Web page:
I suppose you can’t say it’s a gendered thing because even Tak has his own vices by the end of the season; so to speak, all humans are monsters, but it may have been more fun to see Ji just successfully save the rest of the survivors and become a great leader. Instead, we go back to the motherly instincts of a woman. Yes, Ji’s actions are completely warranted. Her son was terminally ill; he turned into a monster, but she kept him alive and safe. Maybe she believed that he would become an MH (Lim’s term for half monsters—monster humans), but he probably doesn’t have the willpower. Through the series, we have learned a few things about the monsters and what happens within them. We know that the monster is the manifestation of the deepest desire of the human that was, but Hyun-Su claims that when a human changes to the monster form, they are suspended in a dream-like state where they are truly happy. This would obviously make it hard for anyone to get out of there, never mind a sick adolescent.
Ye-Seul is one of the survivors who calls Ji her mother, and Ji allows it for the most part. Maybe she liked the sound of it, or maybe at first, she just wanted to help out the young woman. Ye-Seul does care for Ji like a real mother, but Ji seems to be accepting it superficially. She’s uninterested in anything Ye-Seul does, really, and is probably just taking advantage of her trust in her. As the show progresses, Ji grows more frustrated and tired, almost as if she herself is becoming a monster of her own making. She even slaps Ye-Seul when she tries to break into her office. Ye-Seul only learns then that Ji may be hiding something, but of course, she doesn’t know the magnitude of it all.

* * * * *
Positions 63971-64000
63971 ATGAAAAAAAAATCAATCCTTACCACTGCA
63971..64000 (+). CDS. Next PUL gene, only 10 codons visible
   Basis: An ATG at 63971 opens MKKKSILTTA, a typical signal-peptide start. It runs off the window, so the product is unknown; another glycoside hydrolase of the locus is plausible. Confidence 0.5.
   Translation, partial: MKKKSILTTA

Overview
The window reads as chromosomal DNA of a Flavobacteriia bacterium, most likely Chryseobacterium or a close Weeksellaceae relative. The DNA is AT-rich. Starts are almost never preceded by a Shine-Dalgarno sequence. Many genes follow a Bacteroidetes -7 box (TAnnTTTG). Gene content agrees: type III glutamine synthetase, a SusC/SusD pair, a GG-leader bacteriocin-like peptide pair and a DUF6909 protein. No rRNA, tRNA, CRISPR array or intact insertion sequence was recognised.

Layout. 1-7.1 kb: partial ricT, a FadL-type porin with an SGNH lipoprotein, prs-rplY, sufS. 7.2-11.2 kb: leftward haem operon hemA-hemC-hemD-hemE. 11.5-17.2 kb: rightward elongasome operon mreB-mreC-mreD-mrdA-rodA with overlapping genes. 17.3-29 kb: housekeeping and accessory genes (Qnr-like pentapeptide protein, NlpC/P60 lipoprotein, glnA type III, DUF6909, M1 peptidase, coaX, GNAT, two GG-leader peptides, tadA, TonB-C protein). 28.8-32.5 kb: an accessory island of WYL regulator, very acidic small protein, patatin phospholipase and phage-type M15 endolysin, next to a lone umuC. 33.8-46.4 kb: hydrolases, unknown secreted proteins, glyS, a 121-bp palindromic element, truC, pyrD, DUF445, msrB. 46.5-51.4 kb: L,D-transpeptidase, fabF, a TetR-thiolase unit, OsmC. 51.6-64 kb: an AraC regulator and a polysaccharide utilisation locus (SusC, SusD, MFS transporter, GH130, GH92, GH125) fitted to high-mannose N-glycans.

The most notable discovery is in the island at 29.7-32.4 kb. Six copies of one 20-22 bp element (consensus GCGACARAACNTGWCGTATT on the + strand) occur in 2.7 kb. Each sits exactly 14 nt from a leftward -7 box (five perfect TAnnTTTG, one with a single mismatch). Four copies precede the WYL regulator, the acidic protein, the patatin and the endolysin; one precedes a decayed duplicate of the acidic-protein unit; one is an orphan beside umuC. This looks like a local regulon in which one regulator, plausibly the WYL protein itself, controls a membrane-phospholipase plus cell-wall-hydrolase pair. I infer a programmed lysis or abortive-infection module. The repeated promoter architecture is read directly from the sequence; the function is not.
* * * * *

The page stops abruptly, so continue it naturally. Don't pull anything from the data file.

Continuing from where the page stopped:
When Ji notices that Jun-Il’s mother, the woman with cancer, gets cured of her cancer when she turns but manages to fight the monster within her, she is keen to let her out into the world. It’s not entirely clear why she’s so focused on freeing her until we figure out that she has been hiding her child for so long. It’s possible that Ji thought her son, too, would end up “normal” because the cancer and monster may cancel each other out. Do you get the math? Another claim is that anyone who follows Eun-Yu ends up dead or disappears. This is proved when Ji sends two men to follow her because they want to go out onto the field and live the fast life, you know? However, we can imagine that the others who have been missing were because Ji had been pushing people into her little basement room for her son, turning him further into a monster (yikes).
At the end of the series, Ji picks one of the Green Home residents, Seung-Won, to be a monster grub. Seung-Won is himself showing signs of turning, which Ji has already observed, so she thinks it’s okay to leave him with her son. The other theory about the old lady could be that Ji wanted to do the same with her, too. The monster Ji is hiding can also be another MH who can’t control himself as well as Hyun-Su can. As we learn by the end of the series, Hyun-Su also surrenders to the monster version of himself, so there’s no telling what can happen. Ji is just desperate to keep her son alive, so she will do anything, including essentially murdering humans, to make that happen.